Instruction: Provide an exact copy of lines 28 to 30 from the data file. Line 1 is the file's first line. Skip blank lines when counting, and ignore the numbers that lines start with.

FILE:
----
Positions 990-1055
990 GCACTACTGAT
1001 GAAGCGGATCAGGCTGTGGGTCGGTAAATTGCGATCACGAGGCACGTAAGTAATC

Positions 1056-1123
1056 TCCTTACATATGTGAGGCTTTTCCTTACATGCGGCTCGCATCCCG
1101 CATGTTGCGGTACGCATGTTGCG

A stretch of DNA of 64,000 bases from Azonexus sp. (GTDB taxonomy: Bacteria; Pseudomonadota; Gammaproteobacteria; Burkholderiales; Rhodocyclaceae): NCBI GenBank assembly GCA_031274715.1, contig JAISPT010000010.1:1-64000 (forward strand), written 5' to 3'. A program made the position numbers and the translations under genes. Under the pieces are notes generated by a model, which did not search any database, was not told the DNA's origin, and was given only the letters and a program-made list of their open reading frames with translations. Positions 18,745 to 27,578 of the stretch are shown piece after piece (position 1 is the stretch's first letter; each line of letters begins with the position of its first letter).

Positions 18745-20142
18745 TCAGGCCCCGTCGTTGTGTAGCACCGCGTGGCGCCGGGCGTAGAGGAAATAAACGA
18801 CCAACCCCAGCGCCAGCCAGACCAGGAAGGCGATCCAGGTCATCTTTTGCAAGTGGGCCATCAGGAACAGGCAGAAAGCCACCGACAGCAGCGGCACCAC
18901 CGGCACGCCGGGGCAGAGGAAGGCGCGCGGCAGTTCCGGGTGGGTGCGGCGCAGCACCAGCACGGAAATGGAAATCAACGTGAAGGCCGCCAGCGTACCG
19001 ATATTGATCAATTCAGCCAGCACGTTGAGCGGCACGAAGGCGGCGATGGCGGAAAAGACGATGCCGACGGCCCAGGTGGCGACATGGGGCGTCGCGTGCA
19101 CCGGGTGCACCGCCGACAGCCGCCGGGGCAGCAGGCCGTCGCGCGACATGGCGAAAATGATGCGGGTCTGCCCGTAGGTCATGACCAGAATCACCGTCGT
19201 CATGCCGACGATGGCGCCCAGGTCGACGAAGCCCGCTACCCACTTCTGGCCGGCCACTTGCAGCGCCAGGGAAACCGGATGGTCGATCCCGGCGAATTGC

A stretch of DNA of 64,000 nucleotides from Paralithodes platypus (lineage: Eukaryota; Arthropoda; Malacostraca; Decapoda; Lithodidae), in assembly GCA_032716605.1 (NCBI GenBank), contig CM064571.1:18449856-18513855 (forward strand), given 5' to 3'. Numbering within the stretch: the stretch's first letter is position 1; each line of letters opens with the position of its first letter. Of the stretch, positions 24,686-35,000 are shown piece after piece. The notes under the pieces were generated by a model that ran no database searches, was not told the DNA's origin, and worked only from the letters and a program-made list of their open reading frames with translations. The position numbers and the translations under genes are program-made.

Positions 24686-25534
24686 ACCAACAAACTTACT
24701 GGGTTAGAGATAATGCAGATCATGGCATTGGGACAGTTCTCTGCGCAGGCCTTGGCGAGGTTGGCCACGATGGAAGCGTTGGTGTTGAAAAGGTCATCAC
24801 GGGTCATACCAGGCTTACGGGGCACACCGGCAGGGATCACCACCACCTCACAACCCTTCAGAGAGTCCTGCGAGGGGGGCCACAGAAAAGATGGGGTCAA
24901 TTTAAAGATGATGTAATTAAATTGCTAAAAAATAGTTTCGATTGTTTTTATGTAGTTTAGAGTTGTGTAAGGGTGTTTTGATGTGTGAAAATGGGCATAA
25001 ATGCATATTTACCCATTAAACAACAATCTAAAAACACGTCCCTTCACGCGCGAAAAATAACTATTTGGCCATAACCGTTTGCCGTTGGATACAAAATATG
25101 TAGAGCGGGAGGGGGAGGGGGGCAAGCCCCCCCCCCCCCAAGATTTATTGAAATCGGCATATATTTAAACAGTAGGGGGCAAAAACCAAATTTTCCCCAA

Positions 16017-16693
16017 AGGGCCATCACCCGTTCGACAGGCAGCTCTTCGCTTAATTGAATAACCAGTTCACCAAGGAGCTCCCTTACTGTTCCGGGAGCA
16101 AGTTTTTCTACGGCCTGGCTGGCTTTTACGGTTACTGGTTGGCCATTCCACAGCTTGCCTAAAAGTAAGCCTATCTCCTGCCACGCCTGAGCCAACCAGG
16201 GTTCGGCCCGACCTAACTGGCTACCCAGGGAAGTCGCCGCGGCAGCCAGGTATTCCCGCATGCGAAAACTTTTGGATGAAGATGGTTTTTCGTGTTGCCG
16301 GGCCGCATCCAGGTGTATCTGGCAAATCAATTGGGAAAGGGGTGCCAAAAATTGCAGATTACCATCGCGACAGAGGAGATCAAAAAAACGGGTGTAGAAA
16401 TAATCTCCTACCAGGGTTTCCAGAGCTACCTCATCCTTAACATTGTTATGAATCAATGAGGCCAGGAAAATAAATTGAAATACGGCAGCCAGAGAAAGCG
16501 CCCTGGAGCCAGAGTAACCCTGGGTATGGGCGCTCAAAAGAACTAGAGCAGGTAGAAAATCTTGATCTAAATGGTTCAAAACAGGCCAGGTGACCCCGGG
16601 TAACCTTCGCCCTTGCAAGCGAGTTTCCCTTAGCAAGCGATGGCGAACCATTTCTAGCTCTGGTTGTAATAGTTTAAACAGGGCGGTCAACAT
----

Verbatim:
16401 TAATCTCCTACCAGGGTTTCCAGAGCTACCTCATCCTTAACATTGTTATGAATCAATGAGGCCAGGAAAATAAATTGAAATACGGCAGCCAGAGAAAGCG
16501 CCCTGGAGCCAGAGTAACCCTGGGTATGGGCGCTCAAAAGAACTAGAGCAGGTAGAAAATCTTGATCTAAATGGTTCAAAACAGGCCAGGTGACCCCGGG
16601 TAACCTTCGCCCTTGCAAGCGAGTTTCCCTTAGCAAGCGATGGCGAACCATTTCTAGCTCTGGTTGTAATAGTTTAAACAGGGCGGTCAACAT